A stand off between the Australian Maritime Safety Authority(AMSA) and Taiwanese shipping company Yang Ming over the clean up of containers lost overboard off the YM Efficiency near Newcastle in June last year, could lead to court action.
On 1 June, 2018, the Liberian flagged container vessel lurched and rolled heavily in wild weather 16 nautical miles off the coast of Newcastle en-route to Port Botany, Sydney, jettisoning 81 containers into the ocean.
Three container loads of debris washed onto beaches over the following weeks. However, to date only 49 of the remaining 79 containers have been located.
AMSA general manager, Mark Morrow, told local media AMSA was preparing to launch legal action after the ship owner and insurer implied that the remaining containers should stay on the ocean floor.
The containers were debris or wreckage, not pollution, a spokesperson for Yang Ming and their insurers told SAS.
“Being partially embedded (and) increasingly covered with sand, the containers and cargo are in a relatively stable condition,” he said, “but most are in a damaged condition at depths of over 100m in open water. The risk (of moving them) is too great.”
Yang Ming believes attempts to retrieve the containers would cause them to break open further polluting beaches.
While recognising that moving some of the containers would be difficult to do without causing pollution, AMSA is insisting the clean up continue in consultation with industry. Morrow argues that much of the cargo on the ocean floor threatens to release micro plastics and cause environmental damage.
“When 81 containers are dropped onto the seafloor close to popular beaches and commercial fishing areas, you’re talking about a major pollution incident,” Morrow told SAS, “and just because it’s out of sight doesn’t mean that it doesn’t constitute pollution.”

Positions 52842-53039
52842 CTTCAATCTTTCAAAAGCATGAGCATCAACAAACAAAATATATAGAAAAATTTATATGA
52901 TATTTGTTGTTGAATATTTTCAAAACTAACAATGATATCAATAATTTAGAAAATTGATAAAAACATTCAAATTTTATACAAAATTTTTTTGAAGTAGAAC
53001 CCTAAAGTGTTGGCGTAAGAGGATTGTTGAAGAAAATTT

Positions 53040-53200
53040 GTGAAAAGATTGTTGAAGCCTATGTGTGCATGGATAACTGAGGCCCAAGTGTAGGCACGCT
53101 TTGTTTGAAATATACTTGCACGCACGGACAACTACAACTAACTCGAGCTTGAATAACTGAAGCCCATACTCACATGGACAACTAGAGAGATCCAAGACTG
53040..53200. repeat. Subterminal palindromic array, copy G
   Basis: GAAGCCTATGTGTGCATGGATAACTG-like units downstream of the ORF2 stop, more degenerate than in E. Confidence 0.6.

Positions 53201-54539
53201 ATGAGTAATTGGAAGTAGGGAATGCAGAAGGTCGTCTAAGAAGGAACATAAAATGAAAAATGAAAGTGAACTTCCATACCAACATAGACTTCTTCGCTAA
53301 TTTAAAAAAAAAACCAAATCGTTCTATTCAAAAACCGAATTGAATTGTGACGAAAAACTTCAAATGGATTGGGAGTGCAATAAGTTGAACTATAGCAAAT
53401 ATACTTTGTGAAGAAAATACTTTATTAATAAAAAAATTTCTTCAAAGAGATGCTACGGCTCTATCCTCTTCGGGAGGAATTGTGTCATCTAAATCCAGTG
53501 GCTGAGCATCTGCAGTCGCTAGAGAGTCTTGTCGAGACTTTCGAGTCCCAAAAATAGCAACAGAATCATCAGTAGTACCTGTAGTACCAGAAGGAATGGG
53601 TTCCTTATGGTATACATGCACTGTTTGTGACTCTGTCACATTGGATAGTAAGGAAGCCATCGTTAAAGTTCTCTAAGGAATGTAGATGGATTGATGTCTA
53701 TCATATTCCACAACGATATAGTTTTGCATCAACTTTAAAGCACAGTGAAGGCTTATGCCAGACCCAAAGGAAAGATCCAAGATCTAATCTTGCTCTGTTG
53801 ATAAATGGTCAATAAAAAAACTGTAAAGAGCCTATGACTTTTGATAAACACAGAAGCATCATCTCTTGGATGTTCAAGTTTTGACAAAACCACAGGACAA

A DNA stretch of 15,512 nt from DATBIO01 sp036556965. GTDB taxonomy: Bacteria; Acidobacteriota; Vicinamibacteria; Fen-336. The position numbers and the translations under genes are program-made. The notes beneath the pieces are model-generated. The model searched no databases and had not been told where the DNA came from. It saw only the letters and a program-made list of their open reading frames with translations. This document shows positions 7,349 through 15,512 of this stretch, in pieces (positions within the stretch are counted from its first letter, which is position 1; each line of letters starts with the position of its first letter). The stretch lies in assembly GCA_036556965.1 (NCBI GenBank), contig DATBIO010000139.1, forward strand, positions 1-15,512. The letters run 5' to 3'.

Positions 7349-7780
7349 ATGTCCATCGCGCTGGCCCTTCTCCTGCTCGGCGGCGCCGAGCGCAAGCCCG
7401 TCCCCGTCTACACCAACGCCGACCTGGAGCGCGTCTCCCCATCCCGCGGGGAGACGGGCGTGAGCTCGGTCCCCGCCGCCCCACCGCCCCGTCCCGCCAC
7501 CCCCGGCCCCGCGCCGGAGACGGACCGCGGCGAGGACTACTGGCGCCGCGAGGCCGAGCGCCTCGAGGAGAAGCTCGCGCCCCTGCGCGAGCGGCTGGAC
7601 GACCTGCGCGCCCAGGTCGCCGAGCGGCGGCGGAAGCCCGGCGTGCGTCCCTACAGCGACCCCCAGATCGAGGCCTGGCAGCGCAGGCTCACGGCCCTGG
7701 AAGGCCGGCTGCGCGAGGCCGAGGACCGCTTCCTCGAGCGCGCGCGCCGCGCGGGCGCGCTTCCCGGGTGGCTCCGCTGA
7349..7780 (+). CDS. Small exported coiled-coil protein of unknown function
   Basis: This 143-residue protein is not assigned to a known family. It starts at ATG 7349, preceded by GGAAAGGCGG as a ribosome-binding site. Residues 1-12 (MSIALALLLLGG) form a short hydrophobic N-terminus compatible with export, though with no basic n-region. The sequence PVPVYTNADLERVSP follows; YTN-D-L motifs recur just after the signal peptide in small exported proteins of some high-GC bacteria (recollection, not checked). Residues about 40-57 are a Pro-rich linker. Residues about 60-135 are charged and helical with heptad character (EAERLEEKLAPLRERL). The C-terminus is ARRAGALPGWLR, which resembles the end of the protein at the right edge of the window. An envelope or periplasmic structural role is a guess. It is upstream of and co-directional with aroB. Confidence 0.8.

“We’ll take whatever steps are necessary – including court action if required – to fund that clean up,” he said.
AMSA told local media it initiated a AUD500,000 (USD350,000) inspection of the containers after Yang Ming failed to act. Insurers were initially reluctant to pay for the costs of the search.
Two outstanding invoices were only paid after the dispute reached the media, according to the Newcastle Herald.
“AMSA believes cases like YM Efficiency, the recent Solomon Trader oil spill and the Cape Upstart spill of four years ago demonstrate that shippers and insurers need to move faster to accept liability and involve themselves sooner in response efforts,” the AMSA general manager told SAS.
Yang Ming denies it had not respond promptly, having deployed clean up crews on the beach within 12 hours of the debris coming a shore.
“As regards [to the] deep-water containers, we appointed a sonar searching contractor within 14 days and they commenced work with[in] 21 days,” their spokesperson told SAS.
“Contractors have since scanned and searched over 400 square kilometres of ocean and that scanning continues,” he added, “we have also paid for the ROV (remotely operated underwater vehicle), which investigates potential targets identified by those sonar searches. Inevitably it takes time to mobilise qualified personnel and such sophisticated equipment with weather also being a factor. Nevertheless, throughout we have acted as quickly as possible.”